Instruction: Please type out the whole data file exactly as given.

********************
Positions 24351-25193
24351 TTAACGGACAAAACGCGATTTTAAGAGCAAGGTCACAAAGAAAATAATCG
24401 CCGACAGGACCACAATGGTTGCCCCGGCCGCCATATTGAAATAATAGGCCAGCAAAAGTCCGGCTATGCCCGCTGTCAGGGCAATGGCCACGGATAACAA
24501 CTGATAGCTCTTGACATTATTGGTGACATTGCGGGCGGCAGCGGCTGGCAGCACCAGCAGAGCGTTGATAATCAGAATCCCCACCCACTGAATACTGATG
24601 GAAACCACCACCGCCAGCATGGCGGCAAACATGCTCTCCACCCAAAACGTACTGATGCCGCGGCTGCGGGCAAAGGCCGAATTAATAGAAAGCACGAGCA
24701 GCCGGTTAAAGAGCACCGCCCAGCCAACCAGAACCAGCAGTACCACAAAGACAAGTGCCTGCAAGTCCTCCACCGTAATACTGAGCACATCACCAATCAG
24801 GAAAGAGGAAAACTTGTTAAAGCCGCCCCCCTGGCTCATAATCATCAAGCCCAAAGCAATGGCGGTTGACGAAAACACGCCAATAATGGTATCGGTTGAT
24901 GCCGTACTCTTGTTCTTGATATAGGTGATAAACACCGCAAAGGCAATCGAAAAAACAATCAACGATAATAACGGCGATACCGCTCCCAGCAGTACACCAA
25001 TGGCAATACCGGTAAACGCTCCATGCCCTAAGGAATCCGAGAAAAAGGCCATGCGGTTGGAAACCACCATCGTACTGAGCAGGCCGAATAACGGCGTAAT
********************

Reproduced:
Positions 24351-25193
24351 TTAACGGACAAAACGCGATTTTAAGAGCAAGGTCACAAAGAAAATAATCG
24401 CCGACAGGACCACAATGGTTGCCCCGGCCGCCATATTGAAATAATAGGCCAGCAAAAGTCCGGCTATGCCCGCTGTCAGGGCAATGGCCACGGATAACAA
24501 CTGATAGCTCTTGACATTATTGGTGACATTGCGGGCGGCAGCGGCTGGCAGCACCAGCAGAGCGTTGATAATCAGAATCCCCACCCACTGAATACTGATG
24601 GAAACCACCACCGCCAGCATGGCGGCAAACATGCTCTCCACCCAAAACGTACTGATGCCGCGGCTGCGGGCAAAGGCCGAATTAATAGAAAGCACGAGCA
24701 GCCGGTTAAAGAGCACCGCCCAGCCAACCAGAACCAGCAGTACCACAAAGACAAGTGCCTGCAAGTCCTCCACCGTAATACTGAGCACATCACCAATCAG
24801 GAAAGAGGAAAACTTGTTAAAGCCGCCCCCCTGGCTCATAATCATCAAGCCCAAAGCAATGGCGGTTGACGAAAACACGCCAATAATGGTATCGGTTGAT
24901 GCCGTACTCTTGTTCTTGATATAGGTGATAAACACCGCAAAGGCAATCGAAAAAACAATCAACGATAATAACGGCGATACCGCTCCCAGCAGTACACCAA
25001 TGGCAATACCGGTAAACGCTCCATGCCCTAAGGAATCCGAGAAAAAGGCCATGCGGTTGGAAACCACCATCGTACTGAGCAGGCCGAATAACGGCGTAAT